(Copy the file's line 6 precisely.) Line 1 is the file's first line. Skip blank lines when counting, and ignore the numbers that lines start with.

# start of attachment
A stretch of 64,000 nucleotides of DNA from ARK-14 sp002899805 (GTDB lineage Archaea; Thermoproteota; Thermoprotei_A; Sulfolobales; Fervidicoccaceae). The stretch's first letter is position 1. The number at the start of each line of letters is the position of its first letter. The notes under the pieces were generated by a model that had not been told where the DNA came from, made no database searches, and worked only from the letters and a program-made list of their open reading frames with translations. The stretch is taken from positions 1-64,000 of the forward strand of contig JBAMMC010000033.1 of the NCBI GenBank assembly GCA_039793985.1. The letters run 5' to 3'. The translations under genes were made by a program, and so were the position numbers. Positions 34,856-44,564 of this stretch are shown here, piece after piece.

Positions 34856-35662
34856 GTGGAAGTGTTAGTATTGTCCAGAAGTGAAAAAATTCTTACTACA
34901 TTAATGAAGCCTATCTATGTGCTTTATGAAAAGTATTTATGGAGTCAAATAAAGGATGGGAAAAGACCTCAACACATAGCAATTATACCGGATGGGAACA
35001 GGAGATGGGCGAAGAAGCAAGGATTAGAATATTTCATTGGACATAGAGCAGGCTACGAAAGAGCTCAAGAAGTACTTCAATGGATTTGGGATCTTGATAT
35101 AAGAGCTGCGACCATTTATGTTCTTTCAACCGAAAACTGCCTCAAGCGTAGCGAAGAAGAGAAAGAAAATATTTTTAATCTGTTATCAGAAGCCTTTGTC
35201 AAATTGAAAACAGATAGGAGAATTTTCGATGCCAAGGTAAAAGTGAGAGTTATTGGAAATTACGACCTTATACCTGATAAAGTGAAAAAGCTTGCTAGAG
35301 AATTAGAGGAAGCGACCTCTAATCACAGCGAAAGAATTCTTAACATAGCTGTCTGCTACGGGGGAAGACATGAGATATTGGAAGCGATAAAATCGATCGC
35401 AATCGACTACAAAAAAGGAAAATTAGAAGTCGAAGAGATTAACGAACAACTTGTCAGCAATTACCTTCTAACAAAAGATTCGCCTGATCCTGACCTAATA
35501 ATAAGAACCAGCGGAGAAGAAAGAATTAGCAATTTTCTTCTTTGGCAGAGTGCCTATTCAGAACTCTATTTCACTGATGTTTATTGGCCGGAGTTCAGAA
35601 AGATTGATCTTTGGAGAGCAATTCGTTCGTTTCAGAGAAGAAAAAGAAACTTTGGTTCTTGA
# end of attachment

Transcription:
35101 AAGAGCTGCGACCATTTATGTTCTTTCAACCGAAAACTGCCTCAAGCGTAGCGAAGAAGAGAAAGAAAATATTTTTAATCTGTTATCAGAAGCCTTTGTC